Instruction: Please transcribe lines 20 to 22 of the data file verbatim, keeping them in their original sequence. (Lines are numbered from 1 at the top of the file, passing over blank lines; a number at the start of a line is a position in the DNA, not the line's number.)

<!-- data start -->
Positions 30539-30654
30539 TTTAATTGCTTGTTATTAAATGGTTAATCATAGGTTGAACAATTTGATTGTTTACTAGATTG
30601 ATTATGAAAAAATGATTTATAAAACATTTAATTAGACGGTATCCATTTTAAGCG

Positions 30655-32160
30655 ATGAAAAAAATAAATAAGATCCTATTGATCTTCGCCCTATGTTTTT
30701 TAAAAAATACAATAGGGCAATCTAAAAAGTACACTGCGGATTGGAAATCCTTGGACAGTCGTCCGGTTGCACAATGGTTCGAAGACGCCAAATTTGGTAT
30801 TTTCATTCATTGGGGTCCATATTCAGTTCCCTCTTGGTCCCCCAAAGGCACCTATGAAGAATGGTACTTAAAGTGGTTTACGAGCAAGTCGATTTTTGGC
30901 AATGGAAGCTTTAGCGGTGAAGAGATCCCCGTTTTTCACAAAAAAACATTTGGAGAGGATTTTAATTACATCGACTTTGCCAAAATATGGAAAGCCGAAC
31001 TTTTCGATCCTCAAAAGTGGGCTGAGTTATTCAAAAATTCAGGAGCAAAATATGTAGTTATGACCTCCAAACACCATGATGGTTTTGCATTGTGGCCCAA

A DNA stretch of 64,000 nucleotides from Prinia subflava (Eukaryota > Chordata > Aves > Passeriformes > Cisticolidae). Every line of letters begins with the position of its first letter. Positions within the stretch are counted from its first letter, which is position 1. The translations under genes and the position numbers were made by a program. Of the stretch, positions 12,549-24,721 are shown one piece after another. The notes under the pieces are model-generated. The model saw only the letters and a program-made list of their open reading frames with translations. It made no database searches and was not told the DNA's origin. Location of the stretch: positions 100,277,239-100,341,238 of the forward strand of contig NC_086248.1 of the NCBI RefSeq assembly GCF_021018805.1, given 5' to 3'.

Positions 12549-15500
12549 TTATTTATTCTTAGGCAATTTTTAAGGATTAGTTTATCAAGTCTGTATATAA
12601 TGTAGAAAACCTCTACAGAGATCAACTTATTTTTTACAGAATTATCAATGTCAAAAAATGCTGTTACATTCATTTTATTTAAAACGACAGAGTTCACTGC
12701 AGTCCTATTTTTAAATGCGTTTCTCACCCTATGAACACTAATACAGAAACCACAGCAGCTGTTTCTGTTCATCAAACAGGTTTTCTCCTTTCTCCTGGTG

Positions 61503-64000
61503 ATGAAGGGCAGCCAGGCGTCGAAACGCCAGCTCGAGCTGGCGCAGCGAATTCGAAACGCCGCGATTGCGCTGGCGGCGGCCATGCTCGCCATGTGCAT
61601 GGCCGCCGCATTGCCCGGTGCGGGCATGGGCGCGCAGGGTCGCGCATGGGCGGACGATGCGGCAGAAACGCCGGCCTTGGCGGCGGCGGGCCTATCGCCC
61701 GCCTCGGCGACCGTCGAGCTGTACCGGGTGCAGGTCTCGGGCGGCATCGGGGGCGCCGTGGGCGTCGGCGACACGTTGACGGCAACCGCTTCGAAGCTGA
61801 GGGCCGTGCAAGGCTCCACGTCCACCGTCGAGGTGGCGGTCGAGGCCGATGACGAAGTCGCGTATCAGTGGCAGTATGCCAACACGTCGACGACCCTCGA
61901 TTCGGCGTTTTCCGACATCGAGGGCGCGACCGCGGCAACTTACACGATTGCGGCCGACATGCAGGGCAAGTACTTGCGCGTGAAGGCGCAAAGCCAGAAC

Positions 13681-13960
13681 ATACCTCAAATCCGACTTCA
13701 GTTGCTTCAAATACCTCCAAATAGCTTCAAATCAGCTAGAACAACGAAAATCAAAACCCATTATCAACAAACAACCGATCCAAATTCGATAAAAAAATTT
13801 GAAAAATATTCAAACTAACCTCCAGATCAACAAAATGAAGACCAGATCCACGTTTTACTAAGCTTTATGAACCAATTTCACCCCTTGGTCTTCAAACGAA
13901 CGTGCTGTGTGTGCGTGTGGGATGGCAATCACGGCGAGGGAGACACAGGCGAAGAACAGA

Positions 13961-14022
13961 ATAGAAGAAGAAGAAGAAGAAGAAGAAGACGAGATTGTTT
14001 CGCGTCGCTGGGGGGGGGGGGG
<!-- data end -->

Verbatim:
61901 TTCGGCGTTTTCCGACATCGAGGGCGCGACCGCGGCAACTTACACGATTGCGGCCGACATGCAGGGCAAGTACTTGCGCGTGAAGGCGCAAAGCCAGAAC

Positions 13681-13960
13681 ATACCTCAAATCCGACTTCA